|Vories, Earl - Earl|
Submitted to: Rice Technical Working Group Meeting Proceedings
Publication Type: Abstract Only
Publication Acceptance Date: 12/2/2006
Publication Date: 12/20/2006
Citation: Massey, J.H., Smith, M.C., Johnson, A., Thomas, J., Tacker, P.L., Vories, E.D., Lancaster, S., Andrews, A.A., Ampim, P. 2006. Multiple-inlet plus intermittent rice irrigation increases rainfall capture and reduces non-point source runoff [abstract]. Proc. 31st Rich Technical Working Group, p.135 (CD-ROM) Interpretive Summary:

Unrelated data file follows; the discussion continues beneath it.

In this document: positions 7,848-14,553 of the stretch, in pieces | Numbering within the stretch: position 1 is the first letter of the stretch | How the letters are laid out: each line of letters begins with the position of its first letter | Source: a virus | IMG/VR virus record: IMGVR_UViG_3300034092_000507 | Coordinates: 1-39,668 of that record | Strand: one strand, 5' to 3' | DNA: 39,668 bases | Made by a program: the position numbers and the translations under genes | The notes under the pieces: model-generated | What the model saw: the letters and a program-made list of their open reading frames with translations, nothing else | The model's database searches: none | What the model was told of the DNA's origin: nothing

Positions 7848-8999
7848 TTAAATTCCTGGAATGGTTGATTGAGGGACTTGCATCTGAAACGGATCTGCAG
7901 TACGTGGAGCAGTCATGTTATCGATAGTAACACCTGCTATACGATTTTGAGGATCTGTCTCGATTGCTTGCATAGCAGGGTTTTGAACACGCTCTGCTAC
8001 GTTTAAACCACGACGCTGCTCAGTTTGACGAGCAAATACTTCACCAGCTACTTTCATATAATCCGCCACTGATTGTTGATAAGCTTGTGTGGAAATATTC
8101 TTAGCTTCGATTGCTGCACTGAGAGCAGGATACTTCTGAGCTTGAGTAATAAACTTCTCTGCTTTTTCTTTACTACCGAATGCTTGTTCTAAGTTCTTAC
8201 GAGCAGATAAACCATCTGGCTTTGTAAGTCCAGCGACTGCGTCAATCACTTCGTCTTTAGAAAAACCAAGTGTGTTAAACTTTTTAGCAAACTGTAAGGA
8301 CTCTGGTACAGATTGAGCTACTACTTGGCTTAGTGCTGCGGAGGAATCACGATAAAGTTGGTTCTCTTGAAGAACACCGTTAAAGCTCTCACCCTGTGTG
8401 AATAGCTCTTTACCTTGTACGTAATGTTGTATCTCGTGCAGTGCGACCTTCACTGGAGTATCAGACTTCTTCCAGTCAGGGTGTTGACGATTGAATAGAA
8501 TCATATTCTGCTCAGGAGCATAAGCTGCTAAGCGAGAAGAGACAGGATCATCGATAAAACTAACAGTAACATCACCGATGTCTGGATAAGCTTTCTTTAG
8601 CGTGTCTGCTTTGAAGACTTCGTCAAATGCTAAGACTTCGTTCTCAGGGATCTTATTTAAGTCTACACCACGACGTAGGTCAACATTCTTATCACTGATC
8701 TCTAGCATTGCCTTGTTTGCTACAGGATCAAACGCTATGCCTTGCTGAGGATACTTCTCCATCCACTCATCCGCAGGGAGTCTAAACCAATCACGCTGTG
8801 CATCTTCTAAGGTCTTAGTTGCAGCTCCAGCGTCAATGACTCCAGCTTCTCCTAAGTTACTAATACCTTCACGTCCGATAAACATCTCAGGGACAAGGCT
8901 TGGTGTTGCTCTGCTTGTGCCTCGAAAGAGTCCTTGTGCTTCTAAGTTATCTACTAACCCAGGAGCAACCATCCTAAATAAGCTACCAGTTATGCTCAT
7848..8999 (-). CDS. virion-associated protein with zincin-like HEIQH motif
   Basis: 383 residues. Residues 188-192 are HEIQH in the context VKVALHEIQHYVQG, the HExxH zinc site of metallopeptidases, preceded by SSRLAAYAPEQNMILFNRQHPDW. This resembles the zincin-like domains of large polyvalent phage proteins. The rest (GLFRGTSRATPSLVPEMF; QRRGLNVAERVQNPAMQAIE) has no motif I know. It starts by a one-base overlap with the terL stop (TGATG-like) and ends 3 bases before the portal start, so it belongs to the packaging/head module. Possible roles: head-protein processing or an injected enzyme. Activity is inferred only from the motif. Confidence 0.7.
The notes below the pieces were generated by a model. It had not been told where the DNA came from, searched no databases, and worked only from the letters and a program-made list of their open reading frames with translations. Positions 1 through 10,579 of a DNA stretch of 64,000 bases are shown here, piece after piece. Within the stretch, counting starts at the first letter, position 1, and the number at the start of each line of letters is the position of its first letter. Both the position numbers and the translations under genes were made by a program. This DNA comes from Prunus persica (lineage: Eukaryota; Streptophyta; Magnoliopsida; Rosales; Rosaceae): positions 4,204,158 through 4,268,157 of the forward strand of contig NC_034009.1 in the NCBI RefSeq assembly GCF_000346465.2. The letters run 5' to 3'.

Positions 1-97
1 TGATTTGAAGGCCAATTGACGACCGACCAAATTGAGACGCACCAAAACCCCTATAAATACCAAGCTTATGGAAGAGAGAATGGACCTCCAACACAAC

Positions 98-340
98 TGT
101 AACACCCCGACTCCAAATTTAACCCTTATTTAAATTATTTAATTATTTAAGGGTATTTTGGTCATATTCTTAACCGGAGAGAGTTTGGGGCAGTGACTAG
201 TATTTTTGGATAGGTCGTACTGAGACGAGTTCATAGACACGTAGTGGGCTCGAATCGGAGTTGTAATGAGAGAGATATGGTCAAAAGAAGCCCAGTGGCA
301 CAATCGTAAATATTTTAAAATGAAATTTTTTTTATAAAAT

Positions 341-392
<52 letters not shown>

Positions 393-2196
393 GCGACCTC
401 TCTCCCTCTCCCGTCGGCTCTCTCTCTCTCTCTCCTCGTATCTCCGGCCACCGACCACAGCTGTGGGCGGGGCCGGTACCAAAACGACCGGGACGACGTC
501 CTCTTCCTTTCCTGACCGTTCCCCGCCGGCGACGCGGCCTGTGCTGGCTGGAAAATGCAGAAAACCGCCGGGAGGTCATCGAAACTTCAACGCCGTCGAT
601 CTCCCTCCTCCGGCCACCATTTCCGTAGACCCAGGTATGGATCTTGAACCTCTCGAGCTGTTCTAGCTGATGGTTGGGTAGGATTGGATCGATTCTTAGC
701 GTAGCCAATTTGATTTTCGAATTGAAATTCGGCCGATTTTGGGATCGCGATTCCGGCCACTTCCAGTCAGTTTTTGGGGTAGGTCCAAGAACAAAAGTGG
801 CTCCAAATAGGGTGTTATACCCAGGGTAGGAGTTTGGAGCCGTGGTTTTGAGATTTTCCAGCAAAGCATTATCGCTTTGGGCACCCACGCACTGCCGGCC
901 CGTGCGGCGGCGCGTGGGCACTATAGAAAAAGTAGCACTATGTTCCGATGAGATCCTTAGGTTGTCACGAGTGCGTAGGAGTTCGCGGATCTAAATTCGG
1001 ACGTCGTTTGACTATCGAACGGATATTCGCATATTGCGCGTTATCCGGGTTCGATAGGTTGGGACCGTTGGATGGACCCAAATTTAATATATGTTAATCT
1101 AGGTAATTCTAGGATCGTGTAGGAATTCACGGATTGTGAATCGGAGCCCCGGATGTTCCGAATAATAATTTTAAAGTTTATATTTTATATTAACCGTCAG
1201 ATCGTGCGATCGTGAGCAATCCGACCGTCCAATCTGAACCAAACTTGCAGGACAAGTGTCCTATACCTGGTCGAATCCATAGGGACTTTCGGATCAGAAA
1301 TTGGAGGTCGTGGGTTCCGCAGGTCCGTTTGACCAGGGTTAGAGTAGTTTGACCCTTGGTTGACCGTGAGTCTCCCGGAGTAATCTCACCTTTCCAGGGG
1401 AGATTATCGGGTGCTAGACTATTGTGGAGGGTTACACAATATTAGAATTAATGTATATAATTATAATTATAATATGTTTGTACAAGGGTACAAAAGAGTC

Technical Abstract: Research was conducted in 2004 to determine the potential for water savings and reduced nonpoint source runoff using multiple-inlet irrigation plus intermittent flooding as compared to continuously flooded rice. Experiments were conducted at five farms ranging from the southern-most Mississippi Delta to the northeast corner of Arkansas. Each location consisted of two adjacent fields averaging 16 ha each. The two fields only differed in water management practice. The control field at each location was continuously flooded using the grower’s traditional practices. The experimental field used multiple-inlet irrigation plus intermittent flooding, whereby the flood was established at the appropriate time using 38-cm diameter plastic pipe to deliver water to each paddy simultaneously. After two weeks of continuous flooding, the experimental field was allowed to dry until about half of each paddy had exposed soil. At this point, the 8 to 10 cm flood was reestablished. This cycle was repeated every 5- to 9-days throughout the growing season. All water inputs and flood depths were recorded. Water samples were collected on a weekly basis for nutrient and pesticide analysis. Intermittent flooding did not affect pest pressure, plant-nutrient content, or rice yield. However, intermittently flooded rice used 56 cm water per ha compared to 81 cm per ha with continuously flooded rice, representing a 30% savings in irrigation inputs. This savings was due to increased rainfall-holding capacity, and reduced over-pumping and subsequent tailwater runoff. Based on 25-year historical rainfall data, our model predicts an average increase in rainfall capture of 67% and a 60% reduction in tailwater runoff for the intermittent flood as compared to the conventional flood system. Water samples are currently being analyzed for pesticide and nutrient concentrations and will be used to estimate surface water loadings from each irrigation treatment.